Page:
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Fortunoff's new owner appointed two executives Tuesday to lead the effort to revive and grow the $439 million, 23-unit jewelry and home furnishings chain.

Fortunoff’s new owner appointed two executives Tuesday to lead the effort to revive and grow the $439 million, 23-unit jewelry and home furnishings chain.

Charles Chinni, a veteran of home furnishings retailing, was named chairman and chief executive officer, confirming a report in WWD. Don Watros has been selected as vice chairman, a new position.

NRDC Equity Partners LLC, owner of Lord & Taylor and Creative Design Studio, last week bought Fortunoff out of Chapter 11 bankruptcy for $110 million. The seller was Trimaran Capital Partners, an equity group that along with K Group, another private equity firm, purchased Fortunoff in 2004. NRDC said it plans to spend $100 million to renovate Fortunoff stores and wants to double the size of the business in five years.

The chain’s “serious challenges” include immediately replenishing inventories, attracting more shoppers and pumping up key categories, Chinni said in an interview. “The stores look good, though our inventory has been somewhat depleted based on the problems of the last six or eight weeks, and the lack of shipping. Right now, we are certainly low on inventory. Looking at the overall condition of the stores, I think they held up.

“The franchise isn’t broke at all,” he added. “People respect this name and brand. It’s almost iconic in the Northeast.”

“I do have a short list of categories I think can begin to be looked at for growth,” Chinni said, citing window coverings, the more casual side of bridal business and fashion jewelry. He believes seasonal Christmas and outdoor furniture are among the stronger categories.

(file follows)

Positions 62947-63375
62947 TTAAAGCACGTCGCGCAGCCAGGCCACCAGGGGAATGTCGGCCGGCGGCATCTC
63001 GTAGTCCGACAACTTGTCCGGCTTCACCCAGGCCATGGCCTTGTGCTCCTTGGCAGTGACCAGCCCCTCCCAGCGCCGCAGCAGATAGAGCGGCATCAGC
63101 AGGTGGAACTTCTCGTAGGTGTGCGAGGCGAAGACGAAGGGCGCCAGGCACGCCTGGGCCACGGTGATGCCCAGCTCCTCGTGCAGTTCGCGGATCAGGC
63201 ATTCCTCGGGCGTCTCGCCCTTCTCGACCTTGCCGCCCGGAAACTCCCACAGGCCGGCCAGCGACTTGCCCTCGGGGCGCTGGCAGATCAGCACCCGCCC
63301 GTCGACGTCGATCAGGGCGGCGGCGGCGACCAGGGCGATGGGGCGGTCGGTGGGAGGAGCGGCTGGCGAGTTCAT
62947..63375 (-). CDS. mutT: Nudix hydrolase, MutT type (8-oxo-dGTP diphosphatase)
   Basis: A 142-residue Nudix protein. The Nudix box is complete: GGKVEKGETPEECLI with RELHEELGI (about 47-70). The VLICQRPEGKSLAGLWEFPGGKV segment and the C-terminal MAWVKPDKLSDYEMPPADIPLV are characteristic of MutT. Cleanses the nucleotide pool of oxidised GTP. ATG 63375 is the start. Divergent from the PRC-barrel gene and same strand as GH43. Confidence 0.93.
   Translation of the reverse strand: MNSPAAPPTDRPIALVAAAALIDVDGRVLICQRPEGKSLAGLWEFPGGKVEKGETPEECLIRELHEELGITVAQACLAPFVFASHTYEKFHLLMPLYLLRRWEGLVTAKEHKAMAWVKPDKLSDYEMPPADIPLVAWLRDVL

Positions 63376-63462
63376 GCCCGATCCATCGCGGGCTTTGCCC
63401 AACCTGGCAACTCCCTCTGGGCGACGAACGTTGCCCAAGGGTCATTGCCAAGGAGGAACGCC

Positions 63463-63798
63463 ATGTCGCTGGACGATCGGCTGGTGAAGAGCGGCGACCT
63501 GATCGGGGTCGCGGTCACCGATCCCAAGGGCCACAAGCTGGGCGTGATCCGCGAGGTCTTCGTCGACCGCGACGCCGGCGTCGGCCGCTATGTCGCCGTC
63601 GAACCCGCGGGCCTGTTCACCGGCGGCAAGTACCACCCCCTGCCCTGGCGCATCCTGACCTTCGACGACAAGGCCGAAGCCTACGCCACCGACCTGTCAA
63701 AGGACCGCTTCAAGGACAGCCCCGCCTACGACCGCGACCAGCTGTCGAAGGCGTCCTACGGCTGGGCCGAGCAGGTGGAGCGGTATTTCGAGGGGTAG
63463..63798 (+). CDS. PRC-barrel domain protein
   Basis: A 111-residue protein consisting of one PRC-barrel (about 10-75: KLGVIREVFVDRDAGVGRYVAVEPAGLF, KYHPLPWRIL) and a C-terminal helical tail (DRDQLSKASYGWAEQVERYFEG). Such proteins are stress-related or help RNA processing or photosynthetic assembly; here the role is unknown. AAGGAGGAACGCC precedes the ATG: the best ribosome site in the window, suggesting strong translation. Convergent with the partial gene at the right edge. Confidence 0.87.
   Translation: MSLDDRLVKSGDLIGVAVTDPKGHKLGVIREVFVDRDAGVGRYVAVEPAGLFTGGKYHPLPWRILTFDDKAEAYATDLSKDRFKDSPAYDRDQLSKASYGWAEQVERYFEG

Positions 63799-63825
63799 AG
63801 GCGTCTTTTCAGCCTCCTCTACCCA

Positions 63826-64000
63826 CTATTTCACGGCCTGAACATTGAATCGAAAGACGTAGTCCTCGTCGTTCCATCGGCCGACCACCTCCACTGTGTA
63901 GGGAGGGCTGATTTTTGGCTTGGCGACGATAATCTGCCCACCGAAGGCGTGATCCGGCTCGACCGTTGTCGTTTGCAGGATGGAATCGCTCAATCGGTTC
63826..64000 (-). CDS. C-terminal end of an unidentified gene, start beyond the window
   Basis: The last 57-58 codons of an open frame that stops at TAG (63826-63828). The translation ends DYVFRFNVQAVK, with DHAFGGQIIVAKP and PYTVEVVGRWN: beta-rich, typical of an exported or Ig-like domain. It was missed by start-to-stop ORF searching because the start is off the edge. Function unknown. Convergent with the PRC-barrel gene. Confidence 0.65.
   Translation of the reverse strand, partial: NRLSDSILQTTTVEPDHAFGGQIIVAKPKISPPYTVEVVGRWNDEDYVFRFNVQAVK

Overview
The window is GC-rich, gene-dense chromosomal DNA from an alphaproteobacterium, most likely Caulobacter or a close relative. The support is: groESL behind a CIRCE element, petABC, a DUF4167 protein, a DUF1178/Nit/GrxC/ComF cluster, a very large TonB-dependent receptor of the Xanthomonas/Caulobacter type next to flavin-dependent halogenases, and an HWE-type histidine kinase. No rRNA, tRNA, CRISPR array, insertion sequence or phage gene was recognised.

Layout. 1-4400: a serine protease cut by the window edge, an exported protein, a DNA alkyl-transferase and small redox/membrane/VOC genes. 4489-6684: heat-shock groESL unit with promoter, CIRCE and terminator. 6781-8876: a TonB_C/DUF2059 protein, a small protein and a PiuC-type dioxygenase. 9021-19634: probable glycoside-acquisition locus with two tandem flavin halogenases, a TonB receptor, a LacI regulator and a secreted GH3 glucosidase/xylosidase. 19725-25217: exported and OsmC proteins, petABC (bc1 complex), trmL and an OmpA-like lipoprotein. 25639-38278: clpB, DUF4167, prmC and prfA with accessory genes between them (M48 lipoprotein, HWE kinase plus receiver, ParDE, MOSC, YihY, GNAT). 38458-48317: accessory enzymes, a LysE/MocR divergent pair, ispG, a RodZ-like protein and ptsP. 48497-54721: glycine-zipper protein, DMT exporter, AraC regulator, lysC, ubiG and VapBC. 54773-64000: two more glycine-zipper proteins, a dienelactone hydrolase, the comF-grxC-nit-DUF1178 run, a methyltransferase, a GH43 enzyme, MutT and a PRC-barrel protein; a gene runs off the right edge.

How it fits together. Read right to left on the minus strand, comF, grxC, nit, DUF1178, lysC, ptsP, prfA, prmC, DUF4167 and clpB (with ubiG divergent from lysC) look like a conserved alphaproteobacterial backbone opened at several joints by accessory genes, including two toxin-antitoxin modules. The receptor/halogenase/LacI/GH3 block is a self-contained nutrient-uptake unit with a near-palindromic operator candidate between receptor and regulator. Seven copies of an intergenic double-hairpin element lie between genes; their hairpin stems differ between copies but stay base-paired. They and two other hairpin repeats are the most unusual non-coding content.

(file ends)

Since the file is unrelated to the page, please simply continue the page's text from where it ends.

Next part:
Chinni said he would consider a possible celebrity-endorsed home line to bring greater exclusivity to Fortunoff, but as yet has no one in mind.

He is reviewing the top managers but has no immediate plans for changes. Chinni succeeded Arnold Orlick, who left two weeks ago. He intends to get an apartment in Manhattan for easy access to the Fortunoff stores in the metro area, including the four full-line stores, and the Uniondale, N.Y., headquarters.

Another priority is installing Fortunoff-leased jewelry shops inside the 47 Lord & Taylor stores, replacing the Finlay leased jewelry operation.

This story first appeared in the March 12, 2008 issue of WWD. Subscribe Today.

“This is a big project,” Chinni said. “We do need to review layouts and space allocations and perhaps expansion of many stores. There is a lot of work for us to do and only a year to do it. But the major ingredients are in place. Fortunoff has the buying and the infrastructure, but we do have to put together an organization capable of managing and running the 47 locations. We do need to expand our jewelry team to be able to run a turnkey operation at L&T,” with administrative and store personnel, as well as planning and allocations staff.

Another possibility is bringing elements of Fortunoff’s home business to Lord & Taylor. “Whether layering in a Fortunoff home business into Lord & Taylor [ultimately] includes every category depends on the evolution of the business as I see it, coupled with the amount of space available at Lord & Taylor,” he said.

“We have a really an aggressive growth plan,” Chinni said. “The relationship between Lord & Taylor and Fortunoff is special. It affords a lot of opportunities for both companies.”

Chinni had been retired for about a year since leaving J.C. Penney Co. Inc., where he was executive vice president and general merchandise manager for home, family footwear and women’s accessories. He was instrumental in helping turn around the Dallas-based chain and launching the Chris Madden home collection.

Chinni worked 26 years at Macy’s and its former Bamberger division, where he rose to president of merchandising responsible for home, cosmetics, lingerie and fine jewelry. He later served as executive vice president of merchandising for Kmart and chairman and chief executive officer of bed and bath retailer Stroud’s.

Watros, in addition to his new post at Fortunoff, continues as NRDC’s managing director of retail operations. He has been with NRDC since August 2006. Watros has spent more than 20 years in retailing and before NRDC was chief administrative officer for Saks Fifth Avenue. His expertise is in finance, planning, information technology, logistics and outlets.